The DNA-based nanomachine is designed and synthesized to recognize and bind with a specific target antibody, even within biologically-dense and complex samples like blood. When these "machines" do bind with the target antibody, the joining causes a structural change that generates a little burst of light. A test that used to require hours of careful, complex and downright expensive prep-work could now take as little as five minutes. And the sooner that doctors are aware of the infection, the sooner they can start treating it. What's more, these nanomachines can easily be customized to detect a wide variety of antibodies.
"Our modular platform provides significant advantages over existing methods for the detection of antibodies," Prof. Vallée-Bélisle of the University of Montreal, a senior co-author of the paper, said in a statement. "It is rapid, does not require reagent chemicals, and may prove to be useful in a range of different applications such as point-of-care diagnostics and bioimaging."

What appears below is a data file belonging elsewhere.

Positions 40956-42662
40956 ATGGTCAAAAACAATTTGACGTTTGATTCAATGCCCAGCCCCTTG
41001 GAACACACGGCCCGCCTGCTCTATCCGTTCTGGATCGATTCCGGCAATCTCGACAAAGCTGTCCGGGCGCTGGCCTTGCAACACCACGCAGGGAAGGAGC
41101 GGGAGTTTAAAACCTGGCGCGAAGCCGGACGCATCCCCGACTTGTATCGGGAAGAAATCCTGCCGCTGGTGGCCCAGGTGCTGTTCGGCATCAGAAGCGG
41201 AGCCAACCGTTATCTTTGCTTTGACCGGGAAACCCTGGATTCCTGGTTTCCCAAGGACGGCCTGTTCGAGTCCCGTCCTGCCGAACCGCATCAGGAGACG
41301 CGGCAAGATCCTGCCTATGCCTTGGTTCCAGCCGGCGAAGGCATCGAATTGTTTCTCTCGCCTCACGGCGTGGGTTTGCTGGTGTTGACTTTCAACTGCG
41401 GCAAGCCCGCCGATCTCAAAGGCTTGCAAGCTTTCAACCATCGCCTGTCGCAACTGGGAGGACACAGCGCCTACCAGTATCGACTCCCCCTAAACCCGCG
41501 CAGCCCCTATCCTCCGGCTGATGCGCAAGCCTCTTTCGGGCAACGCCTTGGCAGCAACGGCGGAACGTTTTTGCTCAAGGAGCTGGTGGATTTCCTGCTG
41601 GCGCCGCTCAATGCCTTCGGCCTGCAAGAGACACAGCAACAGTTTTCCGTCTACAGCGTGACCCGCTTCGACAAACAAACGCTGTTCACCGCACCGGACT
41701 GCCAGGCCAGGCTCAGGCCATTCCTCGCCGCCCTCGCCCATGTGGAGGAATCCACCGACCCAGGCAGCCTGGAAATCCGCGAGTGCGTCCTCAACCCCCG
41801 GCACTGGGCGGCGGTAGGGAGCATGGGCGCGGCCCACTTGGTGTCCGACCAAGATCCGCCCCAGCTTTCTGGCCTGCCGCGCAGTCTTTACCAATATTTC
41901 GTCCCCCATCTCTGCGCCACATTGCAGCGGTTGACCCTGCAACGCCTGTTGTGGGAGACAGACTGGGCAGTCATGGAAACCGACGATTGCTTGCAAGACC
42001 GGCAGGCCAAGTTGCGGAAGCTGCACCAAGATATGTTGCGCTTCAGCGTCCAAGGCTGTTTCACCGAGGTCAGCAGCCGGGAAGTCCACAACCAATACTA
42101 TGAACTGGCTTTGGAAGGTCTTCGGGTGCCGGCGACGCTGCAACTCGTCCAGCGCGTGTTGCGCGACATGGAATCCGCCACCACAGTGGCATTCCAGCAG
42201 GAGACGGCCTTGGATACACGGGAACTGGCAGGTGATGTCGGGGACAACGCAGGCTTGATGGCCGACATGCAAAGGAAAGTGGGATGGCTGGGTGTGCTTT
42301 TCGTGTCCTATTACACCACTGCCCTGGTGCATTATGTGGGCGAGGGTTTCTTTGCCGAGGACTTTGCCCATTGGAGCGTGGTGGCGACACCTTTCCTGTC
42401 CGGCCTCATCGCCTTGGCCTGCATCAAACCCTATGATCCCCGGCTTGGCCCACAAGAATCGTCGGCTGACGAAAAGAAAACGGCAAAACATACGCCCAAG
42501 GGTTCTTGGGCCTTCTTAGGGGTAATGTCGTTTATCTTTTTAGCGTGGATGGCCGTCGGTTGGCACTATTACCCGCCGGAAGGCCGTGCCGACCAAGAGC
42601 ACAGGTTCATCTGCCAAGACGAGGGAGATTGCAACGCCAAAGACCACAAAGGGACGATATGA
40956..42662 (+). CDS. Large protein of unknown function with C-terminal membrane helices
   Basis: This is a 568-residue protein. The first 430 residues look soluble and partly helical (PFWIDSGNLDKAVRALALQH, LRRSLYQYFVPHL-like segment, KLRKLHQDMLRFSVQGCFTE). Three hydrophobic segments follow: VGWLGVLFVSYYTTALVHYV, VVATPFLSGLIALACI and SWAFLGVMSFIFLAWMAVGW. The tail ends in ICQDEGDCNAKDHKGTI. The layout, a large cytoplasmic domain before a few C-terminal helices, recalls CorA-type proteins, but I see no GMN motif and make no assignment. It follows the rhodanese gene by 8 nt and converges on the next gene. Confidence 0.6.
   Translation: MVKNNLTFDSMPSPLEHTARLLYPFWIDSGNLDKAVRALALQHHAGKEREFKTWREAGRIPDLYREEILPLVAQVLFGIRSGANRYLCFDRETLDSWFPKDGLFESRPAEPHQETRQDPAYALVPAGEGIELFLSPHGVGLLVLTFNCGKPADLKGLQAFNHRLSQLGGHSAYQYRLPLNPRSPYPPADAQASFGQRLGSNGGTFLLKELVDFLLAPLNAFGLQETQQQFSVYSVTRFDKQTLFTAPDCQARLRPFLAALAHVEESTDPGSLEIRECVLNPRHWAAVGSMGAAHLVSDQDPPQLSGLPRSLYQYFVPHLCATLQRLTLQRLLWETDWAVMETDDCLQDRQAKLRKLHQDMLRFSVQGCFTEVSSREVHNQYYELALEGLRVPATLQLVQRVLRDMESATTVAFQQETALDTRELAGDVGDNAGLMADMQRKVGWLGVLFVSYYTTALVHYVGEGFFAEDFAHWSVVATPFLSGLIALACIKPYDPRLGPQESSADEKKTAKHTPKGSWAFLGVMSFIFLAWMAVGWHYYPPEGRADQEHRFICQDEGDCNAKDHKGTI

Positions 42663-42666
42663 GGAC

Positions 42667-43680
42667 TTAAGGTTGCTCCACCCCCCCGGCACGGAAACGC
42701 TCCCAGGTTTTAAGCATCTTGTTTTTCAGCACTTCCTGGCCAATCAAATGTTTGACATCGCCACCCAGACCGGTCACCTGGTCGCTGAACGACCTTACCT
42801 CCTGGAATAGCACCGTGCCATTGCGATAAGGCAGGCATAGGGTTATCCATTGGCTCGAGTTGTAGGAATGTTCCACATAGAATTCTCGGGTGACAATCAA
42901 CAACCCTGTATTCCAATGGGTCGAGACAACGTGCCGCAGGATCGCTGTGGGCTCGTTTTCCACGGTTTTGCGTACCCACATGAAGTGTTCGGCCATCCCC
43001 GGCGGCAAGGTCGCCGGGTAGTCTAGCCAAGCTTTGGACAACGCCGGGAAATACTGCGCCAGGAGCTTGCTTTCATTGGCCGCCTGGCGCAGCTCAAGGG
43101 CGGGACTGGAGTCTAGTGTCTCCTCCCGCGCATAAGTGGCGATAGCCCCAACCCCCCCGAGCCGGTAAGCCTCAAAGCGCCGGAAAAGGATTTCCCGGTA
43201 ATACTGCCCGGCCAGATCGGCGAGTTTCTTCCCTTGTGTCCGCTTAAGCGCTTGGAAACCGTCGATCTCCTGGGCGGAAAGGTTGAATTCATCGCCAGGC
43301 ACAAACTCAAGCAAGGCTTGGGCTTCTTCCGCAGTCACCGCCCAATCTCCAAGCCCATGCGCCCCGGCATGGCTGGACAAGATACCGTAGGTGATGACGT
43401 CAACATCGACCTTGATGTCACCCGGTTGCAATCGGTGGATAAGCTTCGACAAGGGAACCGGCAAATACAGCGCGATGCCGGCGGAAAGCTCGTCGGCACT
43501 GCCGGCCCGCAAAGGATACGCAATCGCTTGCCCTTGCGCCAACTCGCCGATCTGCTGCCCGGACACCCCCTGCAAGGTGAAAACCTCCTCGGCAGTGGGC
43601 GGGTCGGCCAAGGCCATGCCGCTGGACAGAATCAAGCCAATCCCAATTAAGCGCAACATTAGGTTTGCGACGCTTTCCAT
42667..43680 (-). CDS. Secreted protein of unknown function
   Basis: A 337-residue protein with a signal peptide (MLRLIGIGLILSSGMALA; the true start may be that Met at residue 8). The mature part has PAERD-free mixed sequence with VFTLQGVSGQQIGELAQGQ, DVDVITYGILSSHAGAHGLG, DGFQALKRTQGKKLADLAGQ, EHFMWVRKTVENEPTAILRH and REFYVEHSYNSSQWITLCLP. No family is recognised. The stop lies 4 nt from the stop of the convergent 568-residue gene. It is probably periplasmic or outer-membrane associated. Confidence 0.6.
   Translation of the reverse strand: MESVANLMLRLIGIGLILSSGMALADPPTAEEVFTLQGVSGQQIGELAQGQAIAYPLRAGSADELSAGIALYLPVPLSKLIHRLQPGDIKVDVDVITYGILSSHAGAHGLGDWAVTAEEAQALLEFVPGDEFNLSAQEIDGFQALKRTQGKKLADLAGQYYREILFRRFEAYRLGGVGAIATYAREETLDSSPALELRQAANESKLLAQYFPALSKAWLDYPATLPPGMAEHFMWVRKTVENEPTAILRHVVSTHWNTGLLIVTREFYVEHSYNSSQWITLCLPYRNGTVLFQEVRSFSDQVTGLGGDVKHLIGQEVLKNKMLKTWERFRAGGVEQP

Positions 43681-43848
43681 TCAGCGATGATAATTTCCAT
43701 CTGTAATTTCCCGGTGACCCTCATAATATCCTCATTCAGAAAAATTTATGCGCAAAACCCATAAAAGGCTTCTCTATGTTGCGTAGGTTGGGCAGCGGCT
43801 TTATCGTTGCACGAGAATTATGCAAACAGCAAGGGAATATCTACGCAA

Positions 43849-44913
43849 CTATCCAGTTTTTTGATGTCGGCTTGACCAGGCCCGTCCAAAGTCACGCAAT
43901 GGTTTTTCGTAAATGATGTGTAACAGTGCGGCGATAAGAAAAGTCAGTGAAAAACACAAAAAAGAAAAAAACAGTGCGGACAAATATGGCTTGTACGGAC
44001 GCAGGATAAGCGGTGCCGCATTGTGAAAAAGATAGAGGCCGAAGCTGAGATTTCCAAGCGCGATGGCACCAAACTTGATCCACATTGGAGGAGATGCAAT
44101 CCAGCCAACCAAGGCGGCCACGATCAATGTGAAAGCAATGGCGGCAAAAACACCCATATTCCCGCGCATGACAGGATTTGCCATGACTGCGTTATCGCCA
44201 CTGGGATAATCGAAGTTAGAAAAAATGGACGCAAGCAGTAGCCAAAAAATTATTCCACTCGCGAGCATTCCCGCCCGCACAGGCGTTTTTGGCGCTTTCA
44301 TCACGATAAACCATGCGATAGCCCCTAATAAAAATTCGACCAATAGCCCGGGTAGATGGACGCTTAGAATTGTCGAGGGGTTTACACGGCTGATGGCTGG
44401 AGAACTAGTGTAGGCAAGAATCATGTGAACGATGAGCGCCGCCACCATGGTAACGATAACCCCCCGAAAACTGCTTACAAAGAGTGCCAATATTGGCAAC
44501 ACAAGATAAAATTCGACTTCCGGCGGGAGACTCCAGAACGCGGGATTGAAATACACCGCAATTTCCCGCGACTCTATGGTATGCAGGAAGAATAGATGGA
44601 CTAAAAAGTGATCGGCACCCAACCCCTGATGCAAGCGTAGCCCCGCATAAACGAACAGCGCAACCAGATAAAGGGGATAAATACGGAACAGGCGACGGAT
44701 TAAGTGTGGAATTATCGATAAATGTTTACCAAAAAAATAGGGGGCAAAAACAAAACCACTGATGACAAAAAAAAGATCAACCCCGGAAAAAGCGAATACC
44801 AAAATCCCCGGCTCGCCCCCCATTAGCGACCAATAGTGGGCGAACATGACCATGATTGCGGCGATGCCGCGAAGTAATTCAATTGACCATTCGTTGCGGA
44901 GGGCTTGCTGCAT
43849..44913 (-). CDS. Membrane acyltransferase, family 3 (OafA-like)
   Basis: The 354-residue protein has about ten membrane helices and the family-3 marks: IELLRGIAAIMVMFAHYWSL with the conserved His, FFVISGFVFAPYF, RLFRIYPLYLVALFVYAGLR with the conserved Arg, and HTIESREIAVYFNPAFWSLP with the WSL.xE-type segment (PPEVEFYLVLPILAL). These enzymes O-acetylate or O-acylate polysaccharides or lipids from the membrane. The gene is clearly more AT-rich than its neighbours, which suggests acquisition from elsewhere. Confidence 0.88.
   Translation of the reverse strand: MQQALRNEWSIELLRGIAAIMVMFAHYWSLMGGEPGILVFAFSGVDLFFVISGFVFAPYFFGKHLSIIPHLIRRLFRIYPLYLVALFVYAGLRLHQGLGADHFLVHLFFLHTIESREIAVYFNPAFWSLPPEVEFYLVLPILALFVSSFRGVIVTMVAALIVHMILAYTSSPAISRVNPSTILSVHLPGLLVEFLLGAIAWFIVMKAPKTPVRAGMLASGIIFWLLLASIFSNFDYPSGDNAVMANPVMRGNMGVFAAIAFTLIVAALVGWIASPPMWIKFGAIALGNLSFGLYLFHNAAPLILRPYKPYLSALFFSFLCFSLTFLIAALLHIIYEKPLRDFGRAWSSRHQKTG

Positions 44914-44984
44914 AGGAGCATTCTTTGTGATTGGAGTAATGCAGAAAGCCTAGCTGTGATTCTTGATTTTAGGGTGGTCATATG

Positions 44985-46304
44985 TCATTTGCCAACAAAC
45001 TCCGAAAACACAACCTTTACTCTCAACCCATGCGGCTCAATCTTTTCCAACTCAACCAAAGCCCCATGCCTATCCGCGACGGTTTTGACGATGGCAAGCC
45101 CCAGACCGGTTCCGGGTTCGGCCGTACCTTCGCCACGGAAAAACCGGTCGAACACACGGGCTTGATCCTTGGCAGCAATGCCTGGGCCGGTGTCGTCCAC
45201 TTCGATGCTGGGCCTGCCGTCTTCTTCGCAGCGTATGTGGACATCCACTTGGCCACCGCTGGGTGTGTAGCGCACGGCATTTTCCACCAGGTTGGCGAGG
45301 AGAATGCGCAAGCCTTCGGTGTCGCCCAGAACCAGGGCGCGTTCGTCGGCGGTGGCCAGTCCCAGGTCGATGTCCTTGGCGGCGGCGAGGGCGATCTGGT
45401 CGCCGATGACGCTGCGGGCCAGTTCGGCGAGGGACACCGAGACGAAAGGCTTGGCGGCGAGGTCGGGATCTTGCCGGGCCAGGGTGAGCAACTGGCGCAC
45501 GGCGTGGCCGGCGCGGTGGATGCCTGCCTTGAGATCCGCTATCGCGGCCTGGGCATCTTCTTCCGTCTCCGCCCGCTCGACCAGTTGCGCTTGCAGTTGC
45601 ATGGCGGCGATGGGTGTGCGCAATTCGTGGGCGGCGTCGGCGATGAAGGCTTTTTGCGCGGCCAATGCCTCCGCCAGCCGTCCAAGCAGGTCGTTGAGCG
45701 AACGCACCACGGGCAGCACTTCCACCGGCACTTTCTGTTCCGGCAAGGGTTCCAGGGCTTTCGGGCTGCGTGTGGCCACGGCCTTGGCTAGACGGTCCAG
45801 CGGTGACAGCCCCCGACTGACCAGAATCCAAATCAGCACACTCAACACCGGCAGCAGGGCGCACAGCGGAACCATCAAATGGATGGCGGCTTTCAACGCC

The team hopes to further develop the technology, making the signals even easier to detect. "For example, we could adapt our platform so that the signal of the nanoswitch may be read using a mobile phone," Simona Ranallo, University of Rome PhD student and first-author of the paper, said in a statement. "This will make our approach really available to anyone! We are working on this idea and we would like to start involving diagnostic companies."
[Image Credit: lede - LightRocket via Getty Images, inline - Marco Tripodi]